- Share this article on Facebook
- Share this article on Twitter
- Share this article on Email
- Show additional share options
- Share this article on Print
- Share this article on Comment
- Share this article on Whatsapp
- Share this article on Linkedin
- Share this article on Reddit
- Share this article on Pinit
- Share this article on Tumblr
The Force has awakened in a major way.
The only awards group that postponed its voting until it could see and consider Star Wars: The Force Awakens was impressed enough by J.J. Abrams‘ film to include it on its year-end top 10 list — in place of The Revenant, The Hateful Eight, The Danish Girl, Trumbo, Joy, Steve Jobs, Creed, Black Mass and Sicario, among other highly-touted Oscar hopefuls — we learned on Wednesday afternoon when the American Film Institute announced its honorees for the 16th annual AFI Awards, which will be presented at a luncheon in January.
The AFI’s nine other selections for 2015, in addition to Star Wars: The Force Awakens (Disney), are The Big Short (Paramount), Bridge of Spies (Dreamworks), Carol (The Weinstein Co.), Inside Out (Disney-Pixar), Mad Max: Fury Road (Warner Bros.), The Martian (20th Century Fox), Room (A24), Spotlight (Open Road) and Straight Outta Compton (Universal).
Do the AFI Awards offer insight into how the Academy itself may act down the road? Yes and no.
AFI Awards selections are made “through an AFI jury process in which AFI trustees, scholars, film and television artists and critics determine the most outstanding achievements of the year.” Only five of this year’s 16 film jurors are members of the Academy (film and/or TV) — jury chair Tom Pollock (executives branch), Marshall Herskovitz (producers branch), Bennett Miller (directors branch), John Ridley (writers branch) and Emma Thomas (producers branch) — and none, notably, are representatives of below-the-line branches. Even so, one cannot totally dismiss the relevance of their picks in terms of predicting how the full Academy will act.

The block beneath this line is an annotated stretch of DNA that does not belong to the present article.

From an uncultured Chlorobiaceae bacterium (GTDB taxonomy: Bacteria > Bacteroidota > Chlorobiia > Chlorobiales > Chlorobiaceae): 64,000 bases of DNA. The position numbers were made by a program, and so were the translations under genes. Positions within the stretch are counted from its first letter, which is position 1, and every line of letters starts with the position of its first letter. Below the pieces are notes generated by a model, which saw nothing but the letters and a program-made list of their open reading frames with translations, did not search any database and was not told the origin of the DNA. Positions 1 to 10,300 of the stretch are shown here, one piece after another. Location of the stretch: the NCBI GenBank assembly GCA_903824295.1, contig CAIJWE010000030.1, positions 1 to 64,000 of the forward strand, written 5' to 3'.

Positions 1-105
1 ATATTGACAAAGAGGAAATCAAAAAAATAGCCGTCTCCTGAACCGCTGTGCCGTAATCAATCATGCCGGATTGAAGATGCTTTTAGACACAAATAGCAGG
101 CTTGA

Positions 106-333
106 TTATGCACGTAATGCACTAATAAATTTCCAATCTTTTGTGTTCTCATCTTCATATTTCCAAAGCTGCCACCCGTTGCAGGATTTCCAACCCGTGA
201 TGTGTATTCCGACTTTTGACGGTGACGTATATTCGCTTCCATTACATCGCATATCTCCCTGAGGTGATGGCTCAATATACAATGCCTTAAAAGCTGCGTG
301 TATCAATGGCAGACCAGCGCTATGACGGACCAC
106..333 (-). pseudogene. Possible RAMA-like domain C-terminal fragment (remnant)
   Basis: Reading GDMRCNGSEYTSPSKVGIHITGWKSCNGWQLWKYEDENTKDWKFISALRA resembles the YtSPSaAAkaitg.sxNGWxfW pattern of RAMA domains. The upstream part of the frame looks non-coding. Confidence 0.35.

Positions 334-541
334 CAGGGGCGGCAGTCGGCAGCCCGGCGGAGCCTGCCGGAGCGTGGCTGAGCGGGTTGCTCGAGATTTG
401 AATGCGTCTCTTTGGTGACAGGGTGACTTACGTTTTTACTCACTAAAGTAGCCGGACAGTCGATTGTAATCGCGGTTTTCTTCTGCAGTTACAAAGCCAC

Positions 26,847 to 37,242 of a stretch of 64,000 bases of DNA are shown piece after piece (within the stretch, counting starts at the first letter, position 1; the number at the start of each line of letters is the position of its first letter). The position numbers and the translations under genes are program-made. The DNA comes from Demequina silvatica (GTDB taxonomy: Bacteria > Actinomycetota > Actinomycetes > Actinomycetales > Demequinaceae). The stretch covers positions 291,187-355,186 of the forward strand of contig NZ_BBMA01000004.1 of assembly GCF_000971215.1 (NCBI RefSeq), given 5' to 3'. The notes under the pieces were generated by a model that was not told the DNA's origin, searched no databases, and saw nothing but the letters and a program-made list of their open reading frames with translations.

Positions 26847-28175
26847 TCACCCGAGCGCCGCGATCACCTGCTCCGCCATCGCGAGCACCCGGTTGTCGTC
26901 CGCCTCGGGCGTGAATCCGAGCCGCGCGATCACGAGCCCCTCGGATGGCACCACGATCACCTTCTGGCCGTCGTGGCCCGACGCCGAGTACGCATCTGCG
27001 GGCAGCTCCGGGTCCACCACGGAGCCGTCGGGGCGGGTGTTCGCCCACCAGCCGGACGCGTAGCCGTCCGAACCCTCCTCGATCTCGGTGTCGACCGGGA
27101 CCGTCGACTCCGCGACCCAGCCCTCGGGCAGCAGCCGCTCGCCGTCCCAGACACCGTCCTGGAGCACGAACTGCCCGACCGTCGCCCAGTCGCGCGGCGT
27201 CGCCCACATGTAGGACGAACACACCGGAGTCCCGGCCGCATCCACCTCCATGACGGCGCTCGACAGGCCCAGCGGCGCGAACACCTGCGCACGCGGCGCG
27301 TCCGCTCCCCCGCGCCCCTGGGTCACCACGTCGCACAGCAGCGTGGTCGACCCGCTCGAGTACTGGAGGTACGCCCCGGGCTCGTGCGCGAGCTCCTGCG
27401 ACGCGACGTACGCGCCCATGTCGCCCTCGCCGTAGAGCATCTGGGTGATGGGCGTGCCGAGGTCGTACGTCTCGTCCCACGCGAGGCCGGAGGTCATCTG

The Academy considers all films for its best picture Oscar, whereas the AFI considers only American films for its top 10 list — they are the American Film Institute, after all. When the two groups have not overlapped in the past, it usually has been a case of the AFI recognizing a big studio film (to which they tend to gravitate because or in spite of the fact that the big studios provide AFI with much of its funding) that is then replaced in the best picture Oscar race by either an indie film or by nothing at all (the Academy is not obligated to include 10 films, but rather somewhere between five and 10).
For these reasons, supporters of Brooklyn and other contenders deemed non-American shouldn’t despair, and supporters of Star Wars: The Force Awakens, Mad Max: Fury Road and Straight Outta Compton (big studio films widely thought to be on-the-bubble) shouldn’t start popping open champagne just yet.
Last year, the two groups’ lists ended up looking very different: AFI included five films among its 11 (an additional title was included due to a tie) that did not go on to receive best picture Oscar noms (Foxcatcher, Interstellar, Into the Woods, Nightcrawler and Unbroken), while the Academy, which ended up with eight nominees, included one film that was ineligible for AFI recognition because it was deemed non-American (The Theory of Everything).
Most years, though, their lists closely resemble each other. In 2013, AFI included Fruitvale Station, Inside Llewyn Davis and Saving Mr. Banks, which the Academy replaced with Dallas Buyers Club and Philomena — in other words, two indies replaced two indies and the Academy passed on one studio film that AFI endorsed. In 2012, AFI included The Dark Knight Rises and Moonrise Kingdom, which the Academy replaced with Amour — a foreign indie that had been ineligible for AFI replaced an American indie and the Academy passed on one studio film that AFI endorsed. And in 2011, AFI included Bridesmaids, The Girl With the Dragon Tattoo and J. Edgar, which the Academy replaced with The Artist and Extremely Loud and Incredibly Close — the Academy replaced one studio film with an indie, another studio film with a different studio film and dropped a third studio film altogether.
The point is that it would be unusual — but certainly not impossible — for the Academy to replace an AFI pick with another studio film (frightening for backers of The Revenant, Joy, Creed, Concussion, Steve Jobs and Black Mass), but it remains quite likely that the Academy will replace an AFI pick with an indie (heartening news for backers of Brooklyn, as well as The Danish Girl, Beasts of No Nation, Trumbo, Love & Mercy and Ex Machina).
Sign up for THR news straight to your inbox every day